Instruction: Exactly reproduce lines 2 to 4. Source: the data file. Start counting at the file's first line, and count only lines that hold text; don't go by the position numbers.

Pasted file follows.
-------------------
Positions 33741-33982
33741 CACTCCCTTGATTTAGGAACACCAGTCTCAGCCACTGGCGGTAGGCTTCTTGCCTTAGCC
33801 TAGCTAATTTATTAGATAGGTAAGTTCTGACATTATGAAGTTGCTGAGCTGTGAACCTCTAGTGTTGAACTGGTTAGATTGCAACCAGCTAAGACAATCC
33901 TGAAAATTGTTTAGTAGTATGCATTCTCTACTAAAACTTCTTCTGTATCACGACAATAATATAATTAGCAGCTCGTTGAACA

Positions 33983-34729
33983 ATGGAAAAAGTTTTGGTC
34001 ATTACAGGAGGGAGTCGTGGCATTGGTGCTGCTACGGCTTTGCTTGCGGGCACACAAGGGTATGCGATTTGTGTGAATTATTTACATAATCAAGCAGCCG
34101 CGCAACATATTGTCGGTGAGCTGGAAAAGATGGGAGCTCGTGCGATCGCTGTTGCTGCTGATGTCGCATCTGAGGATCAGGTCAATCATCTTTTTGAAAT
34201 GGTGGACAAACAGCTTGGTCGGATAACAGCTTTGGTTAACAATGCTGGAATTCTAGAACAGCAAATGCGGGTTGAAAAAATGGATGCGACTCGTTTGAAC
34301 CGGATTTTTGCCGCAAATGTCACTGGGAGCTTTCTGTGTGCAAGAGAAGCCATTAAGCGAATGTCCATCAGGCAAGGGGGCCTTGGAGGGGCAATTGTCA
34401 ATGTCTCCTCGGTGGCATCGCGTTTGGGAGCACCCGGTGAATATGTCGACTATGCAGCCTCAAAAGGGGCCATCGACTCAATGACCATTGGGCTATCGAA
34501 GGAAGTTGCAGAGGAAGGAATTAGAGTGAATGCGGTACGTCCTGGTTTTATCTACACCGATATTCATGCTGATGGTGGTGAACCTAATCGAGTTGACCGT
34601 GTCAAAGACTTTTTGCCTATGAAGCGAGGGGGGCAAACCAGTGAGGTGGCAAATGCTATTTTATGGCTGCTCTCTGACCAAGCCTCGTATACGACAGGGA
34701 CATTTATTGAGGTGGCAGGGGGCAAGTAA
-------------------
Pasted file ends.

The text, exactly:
33741 CACTCCCTTGATTTAGGAACACCAGTCTCAGCCACTGGCGGTAGGCTTCTTGCCTTAGCC
33801 TAGCTAATTTATTAGATAGGTAAGTTCTGACATTATGAAGTTGCTGAGCTGTGAACCTCTAGTGTTGAACTGGTTAGATTGCAACCAGCTAAGACAATCC
33901 TGAAAATTGTTTAGTAGTATGCATTCTCTACTAAAACTTCTTCTGTATCACGACAATAATATAATTAGCAGCTCGTTGAACA